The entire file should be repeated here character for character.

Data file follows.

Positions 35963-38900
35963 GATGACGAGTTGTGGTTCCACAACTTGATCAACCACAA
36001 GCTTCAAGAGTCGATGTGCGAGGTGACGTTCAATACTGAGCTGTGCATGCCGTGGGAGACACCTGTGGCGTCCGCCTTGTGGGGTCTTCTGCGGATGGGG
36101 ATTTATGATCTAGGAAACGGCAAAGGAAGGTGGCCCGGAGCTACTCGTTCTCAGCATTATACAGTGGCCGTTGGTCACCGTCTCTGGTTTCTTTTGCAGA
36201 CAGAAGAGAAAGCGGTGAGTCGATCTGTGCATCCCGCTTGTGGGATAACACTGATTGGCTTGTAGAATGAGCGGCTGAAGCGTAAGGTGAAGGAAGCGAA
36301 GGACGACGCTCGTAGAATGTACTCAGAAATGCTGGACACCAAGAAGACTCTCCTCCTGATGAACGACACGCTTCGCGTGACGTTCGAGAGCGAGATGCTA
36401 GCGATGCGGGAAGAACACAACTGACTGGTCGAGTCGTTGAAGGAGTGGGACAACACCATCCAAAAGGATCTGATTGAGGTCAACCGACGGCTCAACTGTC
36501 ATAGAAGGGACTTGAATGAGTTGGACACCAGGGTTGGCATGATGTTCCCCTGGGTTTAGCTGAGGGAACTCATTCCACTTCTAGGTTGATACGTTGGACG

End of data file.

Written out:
Positions 35963-38900
35963 GATGACGAGTTGTGGTTCCACAACTTGATCAACCACAA
36001 GCTTCAAGAGTCGATGTGCGAGGTGACGTTCAATACTGAGCTGTGCATGCCGTGGGAGACACCTGTGGCGTCCGCCTTGTGGGGTCTTCTGCGGATGGGG
36101 ATTTATGATCTAGGAAACGGCAAAGGAAGGTGGCCCGGAGCTACTCGTTCTCAGCATTATACAGTGGCCGTTGGTCACCGTCTCTGGTTTCTTTTGCAGA
36201 CAGAAGAGAAAGCGGTGAGTCGATCTGTGCATCCCGCTTGTGGGATAACACTGATTGGCTTGTAGAATGAGCGGCTGAAGCGTAAGGTGAAGGAAGCGAA
36301 GGACGACGCTCGTAGAATGTACTCAGAAATGCTGGACACCAAGAAGACTCTCCTCCTGATGAACGACACGCTTCGCGTGACGTTCGAGAGCGAGATGCTA
36401 GCGATGCGGGAAGAACACAACTGACTGGTCGAGTCGTTGAAGGAGTGGGACAACACCATCCAAAAGGATCTGATTGAGGTCAACCGACGGCTCAACTGTC
36501 ATAGAAGGGACTTGAATGAGTTGGACACCAGGGTTGGCATGATGTTCCCCTGGGTTTAGCTGAGGGAACTCATTCCACTTCTAGGTTGATACGTTGGACG